Yes, I do, and that's precisely why I'm proposing it. If you switch to a higher gain in order to achieve a higher output voltage as needed for your headphones, the power supply voltage increases with it, in order to accommodate the larger output swing. You only have the gain switch on the front panel and no other button, because the related function of increasing the supply voltage occurs under the hood without the user noticing.

The reason to use low voltage with low impedance phones (and thus low gain) is dissipation. When the power opamps are used with high supply voltage and low impedance loads, they may become too hot. This has been discussed already in the thread and on RS's blog. Also, when set to low gain, it will be harder to blow up an expensive IEM when the output voltage is naturally limited by clipping to a low supply voltage.

Last edited by timpert; 16th September 2011 at 01:36 PM.
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Old 16th September 2011, 01:16 PM   #407
MrSlim is offline MrSlim  Canada
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RS has already discussed his reasons for keeping the supply voltage at 12V for the desktop version in this thread..
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Old 16th September 2011, 04:10 PM   #408
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hello rocketscientist, I am a hobbyist from HongKong. A group of HK engineers pointed out that U2A and U2B is a voltage comparator and its purpose is merely to shut down the circuit when battery is running low. It is nothing to help with any headphone protection. Do you have any idea?
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Old 16th September 2011, 05:24 PM   #409
MrSlim is offline MrSlim  Canada
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Originally Posted by stockpickerhk View Post
hello rocketscientist, I am a hobbyist from HongKong. A group of HK engineers pointed out that U2A and U2B is a voltage comparator and its purpose is merely to shut down the circuit when battery is running low. It is nothing to help with any headphone protection. Do you have any idea?
Since the comparators are used to prevent the amp from doing bad things when the battery voltages get low (or unbalanced), wouldn't you consider that to be headphone protection?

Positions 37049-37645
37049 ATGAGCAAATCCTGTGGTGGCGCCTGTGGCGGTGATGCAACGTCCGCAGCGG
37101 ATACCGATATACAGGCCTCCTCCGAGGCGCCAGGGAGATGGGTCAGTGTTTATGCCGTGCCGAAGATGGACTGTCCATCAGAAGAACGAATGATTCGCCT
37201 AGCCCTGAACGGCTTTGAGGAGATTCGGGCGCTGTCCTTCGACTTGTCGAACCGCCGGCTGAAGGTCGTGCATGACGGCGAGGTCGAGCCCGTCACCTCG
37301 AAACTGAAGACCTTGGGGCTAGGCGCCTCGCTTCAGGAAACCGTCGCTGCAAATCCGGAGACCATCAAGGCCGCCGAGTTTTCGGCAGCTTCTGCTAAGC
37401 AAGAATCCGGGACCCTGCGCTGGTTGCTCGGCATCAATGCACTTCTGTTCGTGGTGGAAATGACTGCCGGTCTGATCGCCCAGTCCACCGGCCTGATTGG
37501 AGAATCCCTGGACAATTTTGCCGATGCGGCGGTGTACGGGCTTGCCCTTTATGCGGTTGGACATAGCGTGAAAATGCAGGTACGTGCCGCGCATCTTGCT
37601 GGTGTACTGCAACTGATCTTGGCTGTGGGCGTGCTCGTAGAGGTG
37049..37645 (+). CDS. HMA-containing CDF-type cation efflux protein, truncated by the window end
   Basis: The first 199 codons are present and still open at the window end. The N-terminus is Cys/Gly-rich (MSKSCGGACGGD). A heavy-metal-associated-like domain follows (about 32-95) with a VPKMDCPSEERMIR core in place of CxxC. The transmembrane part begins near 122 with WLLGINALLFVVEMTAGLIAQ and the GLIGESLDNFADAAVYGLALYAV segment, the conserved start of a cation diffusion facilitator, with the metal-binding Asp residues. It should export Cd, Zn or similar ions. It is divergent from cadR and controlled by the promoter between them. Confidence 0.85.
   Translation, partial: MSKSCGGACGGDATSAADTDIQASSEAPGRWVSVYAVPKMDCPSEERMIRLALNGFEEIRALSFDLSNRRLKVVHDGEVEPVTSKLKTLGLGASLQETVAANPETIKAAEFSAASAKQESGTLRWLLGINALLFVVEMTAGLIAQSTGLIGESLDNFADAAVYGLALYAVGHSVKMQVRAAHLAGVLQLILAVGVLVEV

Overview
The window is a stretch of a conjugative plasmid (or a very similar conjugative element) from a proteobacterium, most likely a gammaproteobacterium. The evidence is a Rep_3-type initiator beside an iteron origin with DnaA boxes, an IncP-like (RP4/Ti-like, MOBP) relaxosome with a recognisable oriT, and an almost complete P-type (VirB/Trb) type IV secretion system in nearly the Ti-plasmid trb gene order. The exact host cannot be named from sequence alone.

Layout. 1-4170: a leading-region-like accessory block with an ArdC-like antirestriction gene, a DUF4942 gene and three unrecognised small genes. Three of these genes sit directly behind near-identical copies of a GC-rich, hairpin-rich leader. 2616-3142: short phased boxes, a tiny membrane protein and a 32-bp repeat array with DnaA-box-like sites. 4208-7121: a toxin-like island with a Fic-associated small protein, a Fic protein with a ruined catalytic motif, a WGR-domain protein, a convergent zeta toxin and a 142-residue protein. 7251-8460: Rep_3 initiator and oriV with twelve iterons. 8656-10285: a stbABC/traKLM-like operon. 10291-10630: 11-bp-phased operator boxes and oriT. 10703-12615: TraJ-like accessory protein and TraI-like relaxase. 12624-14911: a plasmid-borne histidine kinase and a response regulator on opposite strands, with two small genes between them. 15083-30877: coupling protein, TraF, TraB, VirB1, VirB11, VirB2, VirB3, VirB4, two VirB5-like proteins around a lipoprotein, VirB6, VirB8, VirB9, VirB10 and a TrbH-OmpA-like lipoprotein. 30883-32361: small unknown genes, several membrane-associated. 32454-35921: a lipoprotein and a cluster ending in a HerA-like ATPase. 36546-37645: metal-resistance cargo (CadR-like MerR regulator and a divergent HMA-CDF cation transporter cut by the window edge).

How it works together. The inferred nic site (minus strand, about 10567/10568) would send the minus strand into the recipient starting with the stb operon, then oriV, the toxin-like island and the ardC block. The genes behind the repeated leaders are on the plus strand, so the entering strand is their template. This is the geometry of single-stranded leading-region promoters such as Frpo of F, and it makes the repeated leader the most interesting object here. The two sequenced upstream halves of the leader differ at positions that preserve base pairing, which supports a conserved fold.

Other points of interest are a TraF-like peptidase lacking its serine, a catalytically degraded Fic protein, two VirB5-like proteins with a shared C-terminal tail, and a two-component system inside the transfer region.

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Old 16th September 2011, 06:05 PM   #410
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@stockpickerhk, please read the Circuit Description section. The circuit does protect the headphones, and it also greatly reduces the turn on transient every time you turn the amp on. Because the O2 uses a true bipolar power supply, if the positive and negative rails are not perfectly symmetrical on power up and power down, you get a transient at the output. The power circuit reduces that to safe levels.

IN SUMMARY: DO NOT REMOVE THE POWER MANAGEMENT CIRCUIT. It causes no harm and serves an important purpose even without any batteries.

For those of you who want only a desktop amp (no batteries) you might want to wait for the desktop version of the board. It will have a more conventional power supply.

@agdr you did your sims with sine waves I think? If so, those don't reflect dissipation with music so your numbers are significantly off. But it's really pointless. A sports car can't tow a 30 foot boat either. The O2 will drive 16 ohms playing real music to clipping all day long if you don't jack up the supply rails beyond 12 volts.

@idjoel2000 I'm considering the higher voltage option for the desktop only amp. I need to do some testing before I'll know for sure and that might be a while as I don't even have a prototype PCB yet. Most of the headphones people seem to be worried about needing more than 7 Vrms are long since discontinued. So it's a bit hard to justify too much effort to support such headphones. The DT880-600 still seems like the best example of a "high voltage" reasonably popular headphone currently in production. And the O2 can handle it unless someone's really into hearing damage. If I'm missing another current headphone, please let me know?